5 hours ago | By Rebecca Stevenson
Experience the leading provider of consumer foresight.
When Brooke Beaney left her life as a designer in New York to open a concept store, Judith, in Portland, Maine, she knew it would be a huge challenge. However, a year on, her business is thriving and she just launched the online version of her bricks and mortar boutique. Here, she shares the five big lessons she’s learned in the first year of store ownership…
1. Have a vision and believe in it. Buy what you believe in. It serves the store and our customers best when I buy only what I would wear and/or use. The truth is you simply can’t please everyone all the time. Don’t let the reactions of everyone who walks into your store dictate the direction of your buy.
Be confident you are offering your customer the best edit of your vision. To feel like a store is throwing everything at the wall to see what sticks dilutes the concept and doesn’t create an inspiring shopping experience. It can end up feeling overwhelming and too time consuming to get involved with.
2. Good help can be hard to find – value it when you find it. I can’t over-emphasise how much I appreciate the people who have helped me do this.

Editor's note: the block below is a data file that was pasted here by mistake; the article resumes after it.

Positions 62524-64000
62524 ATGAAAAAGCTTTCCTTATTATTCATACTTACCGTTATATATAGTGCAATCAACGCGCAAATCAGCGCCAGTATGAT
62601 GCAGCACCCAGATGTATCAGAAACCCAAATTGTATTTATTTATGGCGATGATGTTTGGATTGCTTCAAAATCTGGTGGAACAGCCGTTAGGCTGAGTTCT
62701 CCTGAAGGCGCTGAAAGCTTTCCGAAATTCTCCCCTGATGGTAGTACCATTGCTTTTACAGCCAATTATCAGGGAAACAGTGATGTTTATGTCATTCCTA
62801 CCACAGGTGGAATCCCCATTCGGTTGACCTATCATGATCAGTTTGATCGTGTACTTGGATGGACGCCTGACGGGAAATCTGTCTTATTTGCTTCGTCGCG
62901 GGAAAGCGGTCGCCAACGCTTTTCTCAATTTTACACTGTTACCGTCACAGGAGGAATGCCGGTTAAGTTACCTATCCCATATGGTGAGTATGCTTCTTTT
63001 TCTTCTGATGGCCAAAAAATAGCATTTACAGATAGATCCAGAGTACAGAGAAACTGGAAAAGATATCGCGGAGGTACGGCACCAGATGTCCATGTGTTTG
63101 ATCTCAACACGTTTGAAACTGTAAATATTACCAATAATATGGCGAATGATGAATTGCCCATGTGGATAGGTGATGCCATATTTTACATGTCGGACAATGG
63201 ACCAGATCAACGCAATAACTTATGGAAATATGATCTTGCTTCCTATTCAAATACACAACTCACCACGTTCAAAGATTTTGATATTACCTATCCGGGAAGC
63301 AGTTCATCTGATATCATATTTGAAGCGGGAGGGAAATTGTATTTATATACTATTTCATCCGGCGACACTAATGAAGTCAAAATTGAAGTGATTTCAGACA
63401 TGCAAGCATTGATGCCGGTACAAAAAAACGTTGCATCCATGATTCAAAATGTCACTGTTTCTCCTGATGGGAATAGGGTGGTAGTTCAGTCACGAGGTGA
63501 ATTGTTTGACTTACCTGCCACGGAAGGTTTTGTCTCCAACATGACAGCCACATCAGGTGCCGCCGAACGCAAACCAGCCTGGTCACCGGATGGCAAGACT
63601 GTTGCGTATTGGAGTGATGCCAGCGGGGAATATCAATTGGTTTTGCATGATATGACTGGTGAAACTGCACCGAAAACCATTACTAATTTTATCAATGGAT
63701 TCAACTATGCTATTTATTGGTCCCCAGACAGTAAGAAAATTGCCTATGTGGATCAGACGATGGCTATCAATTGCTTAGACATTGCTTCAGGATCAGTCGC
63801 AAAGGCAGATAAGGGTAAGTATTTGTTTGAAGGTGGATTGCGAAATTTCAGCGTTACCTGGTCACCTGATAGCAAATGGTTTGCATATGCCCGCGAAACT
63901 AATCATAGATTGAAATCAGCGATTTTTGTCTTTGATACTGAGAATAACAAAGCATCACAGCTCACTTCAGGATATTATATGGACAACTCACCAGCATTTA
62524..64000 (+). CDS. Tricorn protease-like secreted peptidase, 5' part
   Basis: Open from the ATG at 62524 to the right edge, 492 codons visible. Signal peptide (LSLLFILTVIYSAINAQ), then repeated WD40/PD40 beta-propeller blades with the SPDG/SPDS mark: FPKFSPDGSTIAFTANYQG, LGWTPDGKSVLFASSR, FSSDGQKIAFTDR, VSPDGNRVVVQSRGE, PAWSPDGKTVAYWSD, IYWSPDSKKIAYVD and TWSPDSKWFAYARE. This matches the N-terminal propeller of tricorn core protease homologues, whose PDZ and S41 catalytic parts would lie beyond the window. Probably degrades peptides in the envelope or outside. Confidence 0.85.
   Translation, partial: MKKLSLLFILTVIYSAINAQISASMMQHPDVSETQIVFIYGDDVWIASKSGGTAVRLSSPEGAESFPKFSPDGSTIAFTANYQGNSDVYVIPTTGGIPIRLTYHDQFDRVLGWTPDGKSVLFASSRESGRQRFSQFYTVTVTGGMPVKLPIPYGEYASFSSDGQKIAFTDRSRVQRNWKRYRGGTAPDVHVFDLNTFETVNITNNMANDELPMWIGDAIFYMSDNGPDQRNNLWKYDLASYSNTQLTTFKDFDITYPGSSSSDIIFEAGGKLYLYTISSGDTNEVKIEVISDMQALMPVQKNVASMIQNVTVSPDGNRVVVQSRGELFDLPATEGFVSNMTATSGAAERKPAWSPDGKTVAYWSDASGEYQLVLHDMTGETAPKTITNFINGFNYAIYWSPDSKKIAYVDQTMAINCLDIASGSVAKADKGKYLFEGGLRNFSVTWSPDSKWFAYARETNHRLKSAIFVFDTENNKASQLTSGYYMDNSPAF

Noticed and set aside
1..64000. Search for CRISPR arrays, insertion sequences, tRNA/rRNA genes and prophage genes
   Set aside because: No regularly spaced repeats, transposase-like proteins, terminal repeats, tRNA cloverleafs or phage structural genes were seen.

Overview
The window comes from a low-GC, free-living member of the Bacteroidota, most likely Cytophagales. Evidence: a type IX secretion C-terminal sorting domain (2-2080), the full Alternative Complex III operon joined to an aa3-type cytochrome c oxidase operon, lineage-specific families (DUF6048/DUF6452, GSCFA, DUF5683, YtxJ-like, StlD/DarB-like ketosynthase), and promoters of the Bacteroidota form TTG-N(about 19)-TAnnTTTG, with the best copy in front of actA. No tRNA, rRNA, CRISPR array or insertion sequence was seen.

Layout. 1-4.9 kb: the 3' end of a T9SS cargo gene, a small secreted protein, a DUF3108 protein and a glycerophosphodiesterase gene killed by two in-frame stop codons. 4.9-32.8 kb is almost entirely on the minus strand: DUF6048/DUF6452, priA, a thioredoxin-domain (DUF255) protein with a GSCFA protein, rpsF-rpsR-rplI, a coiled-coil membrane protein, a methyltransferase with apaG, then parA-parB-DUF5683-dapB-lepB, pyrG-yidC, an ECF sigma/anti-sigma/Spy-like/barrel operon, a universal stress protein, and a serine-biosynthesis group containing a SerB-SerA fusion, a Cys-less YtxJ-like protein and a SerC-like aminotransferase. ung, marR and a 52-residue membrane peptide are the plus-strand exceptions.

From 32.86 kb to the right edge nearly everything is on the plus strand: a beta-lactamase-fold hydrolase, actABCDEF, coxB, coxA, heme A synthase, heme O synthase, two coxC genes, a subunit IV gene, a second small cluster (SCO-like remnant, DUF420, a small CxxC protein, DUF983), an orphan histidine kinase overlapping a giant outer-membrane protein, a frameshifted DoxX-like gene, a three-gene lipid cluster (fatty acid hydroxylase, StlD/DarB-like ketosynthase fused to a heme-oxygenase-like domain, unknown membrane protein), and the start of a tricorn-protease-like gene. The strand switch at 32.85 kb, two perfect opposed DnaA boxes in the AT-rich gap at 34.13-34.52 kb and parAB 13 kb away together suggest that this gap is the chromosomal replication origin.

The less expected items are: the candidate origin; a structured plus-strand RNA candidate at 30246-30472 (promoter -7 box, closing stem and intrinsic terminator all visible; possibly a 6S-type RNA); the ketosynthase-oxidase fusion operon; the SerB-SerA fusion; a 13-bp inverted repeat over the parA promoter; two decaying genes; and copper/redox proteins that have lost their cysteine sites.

3. Cashflow is everything. Don’t get pressured into exceeding your budgets. Boring, but by modeling a business conservatively and maintaining a view on cashflow for at least a year into the future, you can keep the business moving forward, sleep at night, be on good terms with your vendors and eliminate the self loathing that comes with racking up additional, unnecessary debt. Having worked on the other side of thing, as a designer for many years, I am extremely concerned with and committed to paying people in full and on time; committed to us all being successful together.
4. Be forthcoming with information to help your customer look their best, even if that means sending them online or to another store to work out the look. Honesty is the BEST policy. Don’t sell just to sell. Cultivate trust. The minute your customer puts on something outside of the store and feels like they don’t look right, you become an unscrupulous sales person to them. Even if you honestly think something looks great on them, you aren’t going to be with them to cheer them out the door when they wear it so we try to be certain that customers are truly confident in the clothing they buy.
We have definitely discouraged purchases before – and told people just flat out no, they shouldn’t buy it. Of course this is typically easier with our regulars who know us and understand we have their best interest in mind. So, when they repeatedly try to buy drapey linen t-shirts that make their torsos look like mush and we say they can do better, they aren’t insulted. Once, at an instore evening event, a woman who’d had a couple of cocktails was refused the purchase of a pair of short-shorts. She told us they were for the express purpose of going to Israel and she didn’t want to try them on… We told her she needed to either try them on or sleep on it.
5. You cannot judge a book by its cover. By making everyone feel welcome you’ll find even the seemingly least likely guests become customers.
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